Brookline Booksmith plans to expand after 55 years

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Jeremiah Levy

Brookline Booksmith is expanding into a next-door storefront after decades in Coolidge Corner. The space, which had been a Verizon, will house a Booksmith café.

For independent bookstores across the country, the last two decades have been a period of uncertainty. They have had to stand tall against virtual shopping, chain bookstores, and reading tablets. However, according to the American Booksellers Association, with national trends showing steady growth rates since 2016, independent booksellers are experiencing a fresh resurgence of sales and community involvement.
For Brookline’s own favorite bookstore, it’s no different. Brookline Booksmith is still going strong as Coolidge Corner’s hub for books and the people that love them. Now in the process of expanding to include a café, the store is advancing its nearly 55-year-long history of being a heartbeat for the town community.
According to Brookline Booksmith co-owner and co-manager Peter Win, the expansion is happening thanks to a wave of fortunate timing. With the neighboring Verizon store moving out, the Booksmith can simply knock down a wall to form one larger space. Around the same time, they were also granted an alcoholic license by the Town of Brookline, allowing for a café that can sell food and beverages. Not all of the details are set in stone, but for Win, it’s important that the expansion enhances the environment that already exists.
“There’s a certain feel to this store when you walk in. It’s lively,” Win said. “Even if it’s not crazy busy, there’s usually something going on one way or the other, so we want to be able to just add to that. I think that people will come in specifically for the café and some will come in specifically for the store, but then they might go from one to the other when they see the other option.”
If all goes to plan, Win said, customers could enjoy the expansion as soon as this fall.
Just like with other independent bookstores, Brookline Booksmith has faced its own fair share of challenges. For example, Win mentioned how, when Barnes & Noble moved in down the street in the early 1990s, there was fear for the future of the Booksmith. Despite the concerns, the chain store moved out in 2008. Competition with larger sellers has been difficult, but Win believes that local businesses have a greater ability to know and cater to their customers.
“Maybe somebody comes to us: they heard about a book on the radio, and they don’t remember the title, and they don’t remember the author, but they remember something about it. Trying to figure out that puzzle and find the right book for someone is always super rewarding,” Win said. “I hope that that is what appeals to people, knowing that they can come here and that we’re going to do the best job that we can to help them out.”
On the other end, according to Win, support from the Brookline community also plays a role in combating the influence of internet business.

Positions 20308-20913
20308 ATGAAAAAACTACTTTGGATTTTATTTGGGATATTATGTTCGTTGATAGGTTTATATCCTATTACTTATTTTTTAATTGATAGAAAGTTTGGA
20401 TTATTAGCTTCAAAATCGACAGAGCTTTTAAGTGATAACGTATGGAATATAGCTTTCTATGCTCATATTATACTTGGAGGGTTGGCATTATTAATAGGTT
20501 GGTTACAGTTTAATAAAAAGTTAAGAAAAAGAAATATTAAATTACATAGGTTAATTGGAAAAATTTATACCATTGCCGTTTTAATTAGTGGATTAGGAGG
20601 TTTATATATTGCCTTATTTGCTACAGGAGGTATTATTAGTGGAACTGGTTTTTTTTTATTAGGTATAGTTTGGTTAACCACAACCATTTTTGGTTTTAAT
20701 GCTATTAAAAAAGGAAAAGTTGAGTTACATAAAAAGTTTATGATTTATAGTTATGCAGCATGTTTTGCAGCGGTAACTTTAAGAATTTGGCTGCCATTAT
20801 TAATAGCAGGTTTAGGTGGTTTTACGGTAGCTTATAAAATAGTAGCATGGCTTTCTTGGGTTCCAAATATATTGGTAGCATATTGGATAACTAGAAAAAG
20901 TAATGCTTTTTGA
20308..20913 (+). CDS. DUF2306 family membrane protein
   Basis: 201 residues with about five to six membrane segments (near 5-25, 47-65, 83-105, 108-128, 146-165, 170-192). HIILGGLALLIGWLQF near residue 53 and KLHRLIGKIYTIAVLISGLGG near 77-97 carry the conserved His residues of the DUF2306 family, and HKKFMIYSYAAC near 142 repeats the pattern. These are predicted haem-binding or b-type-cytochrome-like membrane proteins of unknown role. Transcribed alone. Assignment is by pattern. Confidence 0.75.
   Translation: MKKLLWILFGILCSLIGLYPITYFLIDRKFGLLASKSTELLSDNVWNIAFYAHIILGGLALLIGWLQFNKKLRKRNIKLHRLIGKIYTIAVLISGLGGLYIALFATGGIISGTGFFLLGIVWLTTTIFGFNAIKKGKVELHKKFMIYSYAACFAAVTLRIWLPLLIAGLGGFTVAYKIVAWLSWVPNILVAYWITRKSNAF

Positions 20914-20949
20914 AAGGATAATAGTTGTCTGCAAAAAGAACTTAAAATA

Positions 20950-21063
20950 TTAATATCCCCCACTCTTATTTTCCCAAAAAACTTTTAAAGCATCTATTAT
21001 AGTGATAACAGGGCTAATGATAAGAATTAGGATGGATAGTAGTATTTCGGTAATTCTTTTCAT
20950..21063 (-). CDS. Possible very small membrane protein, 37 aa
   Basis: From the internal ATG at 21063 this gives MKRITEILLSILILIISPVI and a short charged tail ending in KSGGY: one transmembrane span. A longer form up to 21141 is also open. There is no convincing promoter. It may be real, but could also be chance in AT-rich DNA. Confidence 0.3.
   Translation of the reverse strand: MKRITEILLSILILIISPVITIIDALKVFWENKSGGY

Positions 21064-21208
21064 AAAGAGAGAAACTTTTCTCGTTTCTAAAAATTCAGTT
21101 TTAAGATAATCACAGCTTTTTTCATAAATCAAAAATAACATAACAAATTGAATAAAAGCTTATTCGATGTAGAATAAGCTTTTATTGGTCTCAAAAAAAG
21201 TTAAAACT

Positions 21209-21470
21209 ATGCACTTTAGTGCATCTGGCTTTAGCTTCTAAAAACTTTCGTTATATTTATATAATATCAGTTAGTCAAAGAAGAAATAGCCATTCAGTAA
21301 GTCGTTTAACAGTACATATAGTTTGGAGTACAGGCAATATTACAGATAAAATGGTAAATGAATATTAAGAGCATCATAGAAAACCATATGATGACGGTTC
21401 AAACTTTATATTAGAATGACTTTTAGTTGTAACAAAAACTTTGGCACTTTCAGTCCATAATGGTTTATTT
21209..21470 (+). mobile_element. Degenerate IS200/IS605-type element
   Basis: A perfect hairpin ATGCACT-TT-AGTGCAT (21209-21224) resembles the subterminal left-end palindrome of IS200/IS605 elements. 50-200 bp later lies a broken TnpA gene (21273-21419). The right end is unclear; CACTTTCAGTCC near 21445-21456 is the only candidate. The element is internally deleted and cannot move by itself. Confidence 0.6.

“It’s still out there. It’s not going away, but I think a lot of people now understand how important it is to support local businesses, whether it’s a bookstore, whether it’s restaurants, whether it’s retail businesses,” Win said. “It makes a difference if you buy from a business that is based in and owned and run in your community as opposed to something that is run somewhere else all together.”
Win said that customers have all sorts of stories and histories from their time spent at the Booksmith. Bookseller and senior Aidan Spino spoke to his own story.
“I’d always run in there as a child, and look in the back like, ‘Ooh, batman picture book,’” Spino said. “It was a place to be—a place to read, learn. The people there were so nice. I’d go there with my family because it was always a family spot.”
Interaction between the Booksmith and the greater region goes both ways. Home to more than just books and fun socks, the store also hosts readings and signings from renowned authors and local writers alike, letting readers interact with the minds behind their favorite works.
The store also maintains a link to the high school and teenage community. The Booksmith supports various clubs and organizations at the high school, supplies books and works with the teen center. In addition, they usually have one or two students on staff, like Geary and Spino. For Spino, his work has allowed him to gain confidence and a greater appreciation for the store that he grew up visiting with his family.
“I feel like it’s sort of a privilege to work there in a way,” Spino said. “I’m really happy that I got the job, and every experience I’ve had is positive. It makes me happy that the people who shop there love the store so much.”
According to Geary, who talks daily to visitors from far and wide and to regular customers who come for the newspaper each morning, Brookline Booksmith has a universal charm. It is a wonderland of literature and knick-knacks, a shelter for old souls.
“At least twice a day someone will tell me, “This is my favorite bookstore in the whole wide world,” Geary remarked. “I really think it’s had a great impact on the community because it’s been a nice, safe space. As soon as you walk in, you see the fairy lights, and it feels like home.”